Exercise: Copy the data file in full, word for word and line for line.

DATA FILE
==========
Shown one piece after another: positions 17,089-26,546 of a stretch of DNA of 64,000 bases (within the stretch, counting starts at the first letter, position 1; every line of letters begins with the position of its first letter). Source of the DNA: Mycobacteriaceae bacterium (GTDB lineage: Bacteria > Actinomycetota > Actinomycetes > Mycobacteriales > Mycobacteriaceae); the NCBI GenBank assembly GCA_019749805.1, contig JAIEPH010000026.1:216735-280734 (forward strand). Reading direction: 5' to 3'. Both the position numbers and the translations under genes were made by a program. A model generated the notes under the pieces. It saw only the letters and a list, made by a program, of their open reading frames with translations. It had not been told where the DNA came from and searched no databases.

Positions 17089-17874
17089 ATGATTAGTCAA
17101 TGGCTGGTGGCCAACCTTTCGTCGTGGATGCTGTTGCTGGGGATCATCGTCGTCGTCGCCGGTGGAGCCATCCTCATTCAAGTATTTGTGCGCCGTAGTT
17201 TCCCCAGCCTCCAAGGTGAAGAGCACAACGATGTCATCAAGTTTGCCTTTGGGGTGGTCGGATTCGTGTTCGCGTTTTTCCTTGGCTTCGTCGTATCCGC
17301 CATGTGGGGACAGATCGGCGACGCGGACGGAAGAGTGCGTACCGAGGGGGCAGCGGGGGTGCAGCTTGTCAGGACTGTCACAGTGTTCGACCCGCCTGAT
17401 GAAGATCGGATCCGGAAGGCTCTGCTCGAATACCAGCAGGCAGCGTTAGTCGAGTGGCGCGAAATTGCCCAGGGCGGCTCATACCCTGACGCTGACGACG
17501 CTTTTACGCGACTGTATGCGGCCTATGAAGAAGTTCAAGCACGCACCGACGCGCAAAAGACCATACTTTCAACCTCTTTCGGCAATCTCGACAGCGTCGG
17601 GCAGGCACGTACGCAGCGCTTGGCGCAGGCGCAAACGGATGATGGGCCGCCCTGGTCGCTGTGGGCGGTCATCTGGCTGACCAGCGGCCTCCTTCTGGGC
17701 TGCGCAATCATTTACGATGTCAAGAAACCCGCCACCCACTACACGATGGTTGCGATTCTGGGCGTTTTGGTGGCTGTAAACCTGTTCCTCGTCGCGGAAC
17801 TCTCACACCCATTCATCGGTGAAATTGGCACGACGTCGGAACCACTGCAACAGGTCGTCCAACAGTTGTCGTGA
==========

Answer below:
Shown one piece after another: positions 17,089-26,546 of a stretch of DNA of 64,000 bases (within the stretch, counting starts at the first letter, position 1; every line of letters begins with the position of its first letter). Source of the DNA: Mycobacteriaceae bacterium (GTDB lineage: Bacteria > Actinomycetota > Actinomycetes > Mycobacteriales > Mycobacteriaceae); the NCBI GenBank assembly GCA_019749805.1, contig JAIEPH010000026.1:216735-280734 (forward strand). Reading direction: 5' to 3'. Both the position numbers and the translations under genes were made by a program. A model generated the notes under the pieces. It saw only the letters and a list, made by a program, of their open reading frames with translations. It had not been told where the DNA came from and searched no databases.

Positions 17089-17874
17089 ATGATTAGTCAA
17101 TGGCTGGTGGCCAACCTTTCGTCGTGGATGCTGTTGCTGGGGATCATCGTCGTCGTCGCCGGTGGAGCCATCCTCATTCAAGTATTTGTGCGCCGTAGTT
17201 TCCCCAGCCTCCAAGGTGAAGAGCACAACGATGTCATCAAGTTTGCCTTTGGGGTGGTCGGATTCGTGTTCGCGTTTTTCCTTGGCTTCGTCGTATCCGC
17301 CATGTGGGGACAGATCGGCGACGCGGACGGAAGAGTGCGTACCGAGGGGGCAGCGGGGGTGCAGCTTGTCAGGACTGTCACAGTGTTCGACCCGCCTGAT
17401 GAAGATCGGATCCGGAAGGCTCTGCTCGAATACCAGCAGGCAGCGTTAGTCGAGTGGCGCGAAATTGCCCAGGGCGGCTCATACCCTGACGCTGACGACG
17501 CTTTTACGCGACTGTATGCGGCCTATGAAGAAGTTCAAGCACGCACCGACGCGCAAAAGACCATACTTTCAACCTCTTTCGGCAATCTCGACAGCGTCGG
17601 GCAGGCACGTACGCAGCGCTTGGCGCAGGCGCAAACGGATGATGGGCCGCCCTGGTCGCTGTGGGCGGTCATCTGGCTGACCAGCGGCCTCCTTCTGGGC
17701 TGCGCAATCATTTACGATGTCAAGAAACCCGCCACCCACTACACGATGGTTGCGATTCTGGGCGTTTTGGTGGCTGTAAACCTGTTCCTCGTCGCGGAAC
17801 TCTCACACCCATTCATCGGTGAAATTGGCACGACGTCGGAACCACTGCAACAGGTCGTCCAACAGTTGTCGTGA